Toby Flood finds his range to help Tigers shoot down Ospreys

Leicester 39 Ospreys 22

Welford Road

So it's true: Leicester do indeed play their rugby on a Subbuteo pitch. When Toby Flood, the England outside-half, lined up a penalty shot from fully 57 metres at a critical juncture of a game that had spun on its axis from the opening minutes, the smart money said he would fall short by plenty. The smart money was wrong. Flood not only nailed his kick, tilting the contest decisively towards his side in the process – he absolutely creamed it. Never before had he struck a ball so far in a match situation.

Generously, Flood credited the manufacturer's product rather than his own formidable hoofing power. "Everyone likes the balls we're using in these games: they fly and travel so well that it's always in the back of your mind that you might have four or five extra metres in the bank," he said.

"I remember kicking a long one for Newcastle against Leicester back in the day, but this one was probably my best in terms of distance."

Over the last fortnight, the great and good of England's biggest club have been in an advanced state of collective apoplexy over the decision of the 2015 World Cup organisers to reject Welford Road as a venue, primarily on what might be called "ground grounds" – or, to put it another way, because they feel the pitch is too small. The Midlanders are so infuriated by this unexpected slap in the face, they have managed to get the issue raised in the House of Commons. Flood's feat yesterday, astonishing as it was, may not have helped their argument.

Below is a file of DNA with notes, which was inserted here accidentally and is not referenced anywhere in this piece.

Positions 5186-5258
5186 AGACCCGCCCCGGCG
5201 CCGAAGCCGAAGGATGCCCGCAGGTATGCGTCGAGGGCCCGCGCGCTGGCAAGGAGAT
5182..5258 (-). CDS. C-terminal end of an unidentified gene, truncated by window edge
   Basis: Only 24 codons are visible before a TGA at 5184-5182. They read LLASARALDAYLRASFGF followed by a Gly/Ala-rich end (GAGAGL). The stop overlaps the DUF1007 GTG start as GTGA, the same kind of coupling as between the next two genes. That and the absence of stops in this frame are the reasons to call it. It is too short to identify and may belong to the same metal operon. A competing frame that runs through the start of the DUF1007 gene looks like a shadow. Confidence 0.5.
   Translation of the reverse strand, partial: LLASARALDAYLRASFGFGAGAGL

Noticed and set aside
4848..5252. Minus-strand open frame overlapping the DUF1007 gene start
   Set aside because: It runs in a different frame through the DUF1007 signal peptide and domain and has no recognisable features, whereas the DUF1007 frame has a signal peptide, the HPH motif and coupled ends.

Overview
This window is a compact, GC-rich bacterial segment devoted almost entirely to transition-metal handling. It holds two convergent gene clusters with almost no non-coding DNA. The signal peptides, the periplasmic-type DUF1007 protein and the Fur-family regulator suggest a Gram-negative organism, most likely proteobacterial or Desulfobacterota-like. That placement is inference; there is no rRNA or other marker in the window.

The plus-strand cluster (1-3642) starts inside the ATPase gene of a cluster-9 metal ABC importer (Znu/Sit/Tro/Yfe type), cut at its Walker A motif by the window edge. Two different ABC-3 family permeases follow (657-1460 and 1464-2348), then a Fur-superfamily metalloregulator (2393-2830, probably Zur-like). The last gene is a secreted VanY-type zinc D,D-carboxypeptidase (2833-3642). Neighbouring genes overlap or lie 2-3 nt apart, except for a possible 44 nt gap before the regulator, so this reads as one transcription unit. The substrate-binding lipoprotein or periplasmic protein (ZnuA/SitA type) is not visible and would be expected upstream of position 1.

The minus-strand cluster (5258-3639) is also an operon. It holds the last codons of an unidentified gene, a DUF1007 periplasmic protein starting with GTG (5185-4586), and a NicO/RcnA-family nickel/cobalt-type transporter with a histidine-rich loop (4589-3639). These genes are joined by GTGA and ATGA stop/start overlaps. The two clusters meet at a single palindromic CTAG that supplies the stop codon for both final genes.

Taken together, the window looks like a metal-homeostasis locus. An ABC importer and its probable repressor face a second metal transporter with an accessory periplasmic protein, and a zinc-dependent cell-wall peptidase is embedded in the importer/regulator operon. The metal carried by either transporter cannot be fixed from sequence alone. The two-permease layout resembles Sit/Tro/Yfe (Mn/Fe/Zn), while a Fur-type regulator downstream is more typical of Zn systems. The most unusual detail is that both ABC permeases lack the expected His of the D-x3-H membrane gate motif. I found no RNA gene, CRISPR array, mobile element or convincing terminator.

There was more to this compelling piece of Heineken Cup theatre than mere feet and inches, however, for the two sides were perfectly matched, in emotional firepower as well as weaponry of the physical kind. The hosts, pointless after their first-round defeat in Toulouse, needed a victory – any sort of victory – to stay afloat, while Ospreys, the best side in Wales and phantoms of long standing in the Leicester psyche, left Swansea confident in their ability to land a sickening blow on their opponents and confirm their own candidacy as serious title contenders as a consequence.